Back in 2016, Microsoft made the headlines, not because of some new product release, but because the company chose to house 30% of its New York employees inside the WeWork offices. They also offered additional employees in Atlanta, Portland and Philadelphia the opportunity to work out of coworking offices, should they choose to.

It made the headlines because they were one of the first large, multinational companies to shift employees into coworking spaces. They may have been one of the first large companies to discover the many benefits of coworking, but not the last. In 2017, IBM also came out with a statement, saying they will house over 600 employees in a WeWork building in New York.

 

Professional working at coworking office space desk with computer and laptop

Coworking, as a global trend, has been growing rapidly in the past decade, but until recent years was mainly geared towards freelancers, entrepreneurs, and digital nomads. According to research done by GCUC, and released in 2017, the average annual growth rate of coworking spaces around the world has been 16.1%, since 2007.

While there were only 14 spaces to be found in 2007, GCUC is predicting that by 2020 there will be 30,432 around the globe, with over 5 million members. And if we look at the makeup of those members, while 41% are still freelancers, and 36% are employees, employers account for 16% of coworking spaces’ members and have increased from previous years (according to the Global Coworking Survey conducted in 2017).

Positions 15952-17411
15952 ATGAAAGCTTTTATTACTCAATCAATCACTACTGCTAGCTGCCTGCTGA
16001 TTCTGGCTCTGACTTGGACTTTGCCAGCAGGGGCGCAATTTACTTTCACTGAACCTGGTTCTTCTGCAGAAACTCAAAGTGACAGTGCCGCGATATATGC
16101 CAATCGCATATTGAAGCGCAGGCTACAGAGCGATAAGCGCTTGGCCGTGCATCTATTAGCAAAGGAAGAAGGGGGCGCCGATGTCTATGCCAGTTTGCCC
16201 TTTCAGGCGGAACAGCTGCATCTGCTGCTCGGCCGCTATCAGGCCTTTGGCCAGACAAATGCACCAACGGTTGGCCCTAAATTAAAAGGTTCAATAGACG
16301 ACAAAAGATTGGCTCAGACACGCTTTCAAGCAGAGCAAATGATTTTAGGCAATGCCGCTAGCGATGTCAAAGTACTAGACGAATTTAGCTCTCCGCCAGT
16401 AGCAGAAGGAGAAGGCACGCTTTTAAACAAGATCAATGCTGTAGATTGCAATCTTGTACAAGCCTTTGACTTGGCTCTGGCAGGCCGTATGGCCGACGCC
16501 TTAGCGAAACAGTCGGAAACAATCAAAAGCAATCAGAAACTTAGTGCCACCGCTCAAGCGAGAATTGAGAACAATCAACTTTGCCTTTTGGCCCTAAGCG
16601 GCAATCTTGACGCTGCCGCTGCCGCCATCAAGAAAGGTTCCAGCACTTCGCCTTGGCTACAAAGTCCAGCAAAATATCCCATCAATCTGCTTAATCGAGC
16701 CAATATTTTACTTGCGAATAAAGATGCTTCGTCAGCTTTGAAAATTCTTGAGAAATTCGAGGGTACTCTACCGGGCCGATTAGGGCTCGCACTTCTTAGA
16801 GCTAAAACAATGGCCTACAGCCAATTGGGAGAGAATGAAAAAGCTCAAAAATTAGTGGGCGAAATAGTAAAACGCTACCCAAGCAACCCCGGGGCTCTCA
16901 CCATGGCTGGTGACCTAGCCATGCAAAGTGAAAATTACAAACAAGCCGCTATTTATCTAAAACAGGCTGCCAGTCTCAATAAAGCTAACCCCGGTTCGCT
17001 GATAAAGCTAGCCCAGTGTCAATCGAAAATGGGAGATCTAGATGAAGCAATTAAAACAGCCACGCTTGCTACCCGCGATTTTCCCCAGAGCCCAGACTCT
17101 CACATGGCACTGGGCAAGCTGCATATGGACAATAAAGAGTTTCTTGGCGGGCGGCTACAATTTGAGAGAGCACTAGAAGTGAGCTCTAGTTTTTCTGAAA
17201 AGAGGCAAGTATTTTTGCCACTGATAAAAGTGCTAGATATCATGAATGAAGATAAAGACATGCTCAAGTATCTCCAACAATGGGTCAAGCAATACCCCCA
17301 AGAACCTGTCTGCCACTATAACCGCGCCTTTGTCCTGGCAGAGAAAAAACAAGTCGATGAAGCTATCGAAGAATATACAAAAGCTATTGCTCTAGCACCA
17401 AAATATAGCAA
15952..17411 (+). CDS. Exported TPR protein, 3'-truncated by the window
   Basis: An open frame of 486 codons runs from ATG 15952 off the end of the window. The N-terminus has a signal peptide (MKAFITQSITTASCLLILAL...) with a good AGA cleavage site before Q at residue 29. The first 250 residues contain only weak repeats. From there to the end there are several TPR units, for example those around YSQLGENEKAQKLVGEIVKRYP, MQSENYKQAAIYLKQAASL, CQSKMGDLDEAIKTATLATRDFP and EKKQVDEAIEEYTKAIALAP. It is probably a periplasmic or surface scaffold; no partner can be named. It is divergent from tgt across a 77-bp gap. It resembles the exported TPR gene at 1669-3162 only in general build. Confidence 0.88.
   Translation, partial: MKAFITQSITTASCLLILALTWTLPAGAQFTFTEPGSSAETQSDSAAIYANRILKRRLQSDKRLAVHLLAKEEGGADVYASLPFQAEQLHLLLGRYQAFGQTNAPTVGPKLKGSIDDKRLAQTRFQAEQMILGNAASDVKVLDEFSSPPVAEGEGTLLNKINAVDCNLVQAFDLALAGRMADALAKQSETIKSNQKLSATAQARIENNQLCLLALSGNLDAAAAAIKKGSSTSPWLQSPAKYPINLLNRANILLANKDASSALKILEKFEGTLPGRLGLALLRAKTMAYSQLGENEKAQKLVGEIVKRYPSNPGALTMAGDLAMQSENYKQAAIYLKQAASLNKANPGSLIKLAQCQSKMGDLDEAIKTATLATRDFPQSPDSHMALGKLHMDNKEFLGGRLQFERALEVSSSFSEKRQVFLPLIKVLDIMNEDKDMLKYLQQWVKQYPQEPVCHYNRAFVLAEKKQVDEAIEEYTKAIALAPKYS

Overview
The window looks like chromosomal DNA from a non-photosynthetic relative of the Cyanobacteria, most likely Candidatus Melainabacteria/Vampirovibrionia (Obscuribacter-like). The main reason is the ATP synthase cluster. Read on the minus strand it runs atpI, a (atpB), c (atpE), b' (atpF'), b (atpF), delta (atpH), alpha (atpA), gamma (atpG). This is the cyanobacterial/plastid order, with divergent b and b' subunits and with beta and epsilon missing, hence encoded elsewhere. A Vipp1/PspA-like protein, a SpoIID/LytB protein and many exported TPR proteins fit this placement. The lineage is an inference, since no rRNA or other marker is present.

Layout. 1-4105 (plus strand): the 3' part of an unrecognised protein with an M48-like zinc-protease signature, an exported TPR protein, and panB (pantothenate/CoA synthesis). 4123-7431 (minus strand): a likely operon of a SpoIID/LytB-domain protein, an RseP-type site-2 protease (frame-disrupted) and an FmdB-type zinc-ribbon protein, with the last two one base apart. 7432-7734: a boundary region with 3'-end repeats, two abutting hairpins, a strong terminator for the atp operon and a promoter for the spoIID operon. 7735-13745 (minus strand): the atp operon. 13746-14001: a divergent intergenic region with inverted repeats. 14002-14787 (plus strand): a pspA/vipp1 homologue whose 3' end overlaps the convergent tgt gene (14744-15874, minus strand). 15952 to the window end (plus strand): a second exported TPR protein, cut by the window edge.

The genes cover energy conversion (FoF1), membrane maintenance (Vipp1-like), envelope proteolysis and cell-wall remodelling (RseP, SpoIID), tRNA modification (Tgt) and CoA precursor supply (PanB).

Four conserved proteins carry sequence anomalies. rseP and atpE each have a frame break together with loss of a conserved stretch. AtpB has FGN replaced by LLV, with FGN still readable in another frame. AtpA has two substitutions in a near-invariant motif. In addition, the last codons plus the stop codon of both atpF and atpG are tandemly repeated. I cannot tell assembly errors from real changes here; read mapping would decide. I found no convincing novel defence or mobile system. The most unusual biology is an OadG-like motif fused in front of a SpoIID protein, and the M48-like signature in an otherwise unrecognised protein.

All of this basically means that more businesses are abandoning the old-fashioned way of getting office space, and are looking for more flexible, scalable options. Coworking spaces offer businesses of all sizes a new way of operating, which allows them to grow faster and easier than ever. This is why they do it.

 

Increase your space as you go

Woman working at home on her laptop

 

 

First and foremost, coworking spaces offer startups and business the opportunity to physically grow their office, with ease and flexibility. When hiring a traditional office space, one of the basic questions the estate agent will ask you is the size of the office you are after. But what if your business expands and shrinks rapidly, for example an agency or sales team?

Once you sign a lease, you have committed yourself to that square footage for the next five or even ten years. For that reason, if your business is in its very initial stages, and only has a few employees (like a CEO, CFO and an assistant), a lot of companies will wait a long time before hiring an office space. They will want to save on the money they pay to the estate agent for each move they need to make to expand, and wait until the team is big and stable enough to commit to one office size. This may result in companies working out of the CEO’s home office for many months, and even losing potential clients because they don’t appear professional enough.

 

A large shared office space full of professionals working at laptops